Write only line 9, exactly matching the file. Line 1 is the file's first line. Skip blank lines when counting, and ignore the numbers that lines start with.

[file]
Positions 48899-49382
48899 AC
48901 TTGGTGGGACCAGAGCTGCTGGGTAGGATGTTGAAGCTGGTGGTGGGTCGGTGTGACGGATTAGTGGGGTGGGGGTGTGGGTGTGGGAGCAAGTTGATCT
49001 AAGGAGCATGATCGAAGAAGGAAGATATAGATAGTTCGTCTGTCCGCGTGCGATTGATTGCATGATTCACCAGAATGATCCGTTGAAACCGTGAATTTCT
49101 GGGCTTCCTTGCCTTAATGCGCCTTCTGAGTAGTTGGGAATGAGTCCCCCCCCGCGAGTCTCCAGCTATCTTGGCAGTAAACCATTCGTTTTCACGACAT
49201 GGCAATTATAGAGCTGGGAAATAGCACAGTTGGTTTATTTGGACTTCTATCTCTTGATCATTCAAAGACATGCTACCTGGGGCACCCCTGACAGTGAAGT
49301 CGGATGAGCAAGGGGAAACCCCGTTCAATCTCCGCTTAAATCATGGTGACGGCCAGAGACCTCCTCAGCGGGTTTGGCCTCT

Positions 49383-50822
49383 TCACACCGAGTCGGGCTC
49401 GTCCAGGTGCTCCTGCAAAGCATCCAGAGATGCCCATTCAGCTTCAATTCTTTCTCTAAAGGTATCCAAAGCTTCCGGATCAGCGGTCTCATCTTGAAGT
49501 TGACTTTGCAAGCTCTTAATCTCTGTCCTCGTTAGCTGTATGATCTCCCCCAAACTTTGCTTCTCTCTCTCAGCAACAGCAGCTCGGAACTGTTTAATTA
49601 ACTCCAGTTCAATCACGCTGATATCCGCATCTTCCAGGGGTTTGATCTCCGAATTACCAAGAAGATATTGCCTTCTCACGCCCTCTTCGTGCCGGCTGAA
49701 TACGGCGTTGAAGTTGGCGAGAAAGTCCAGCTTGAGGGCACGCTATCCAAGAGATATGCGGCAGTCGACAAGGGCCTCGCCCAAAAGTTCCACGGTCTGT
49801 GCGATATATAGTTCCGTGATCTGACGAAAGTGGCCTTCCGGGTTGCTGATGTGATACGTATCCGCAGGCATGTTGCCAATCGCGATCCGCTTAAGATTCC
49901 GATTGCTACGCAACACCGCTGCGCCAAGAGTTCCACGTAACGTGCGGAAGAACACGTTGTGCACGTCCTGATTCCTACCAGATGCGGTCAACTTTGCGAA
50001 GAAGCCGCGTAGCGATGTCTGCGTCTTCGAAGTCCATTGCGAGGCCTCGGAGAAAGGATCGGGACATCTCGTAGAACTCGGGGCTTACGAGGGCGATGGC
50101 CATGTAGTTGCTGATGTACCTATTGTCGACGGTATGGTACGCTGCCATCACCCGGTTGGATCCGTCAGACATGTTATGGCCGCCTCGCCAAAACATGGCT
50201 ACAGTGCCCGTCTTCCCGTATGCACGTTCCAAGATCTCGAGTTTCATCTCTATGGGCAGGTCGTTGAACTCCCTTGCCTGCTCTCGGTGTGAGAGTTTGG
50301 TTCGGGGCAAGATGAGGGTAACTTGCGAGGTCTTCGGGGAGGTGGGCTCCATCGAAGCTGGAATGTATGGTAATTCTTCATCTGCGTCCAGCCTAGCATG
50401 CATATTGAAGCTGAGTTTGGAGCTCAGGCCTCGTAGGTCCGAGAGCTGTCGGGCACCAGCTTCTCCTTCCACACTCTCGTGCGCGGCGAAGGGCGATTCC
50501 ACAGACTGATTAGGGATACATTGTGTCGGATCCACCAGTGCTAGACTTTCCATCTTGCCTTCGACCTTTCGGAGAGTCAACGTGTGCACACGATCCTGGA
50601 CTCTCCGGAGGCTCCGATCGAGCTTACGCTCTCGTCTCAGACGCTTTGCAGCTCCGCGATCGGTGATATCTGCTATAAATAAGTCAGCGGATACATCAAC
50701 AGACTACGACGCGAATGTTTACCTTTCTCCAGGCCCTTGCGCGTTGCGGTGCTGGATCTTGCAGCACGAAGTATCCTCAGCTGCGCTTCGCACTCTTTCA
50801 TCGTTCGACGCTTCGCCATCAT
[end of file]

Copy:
49383 TCACACCGAGTCGGGCTC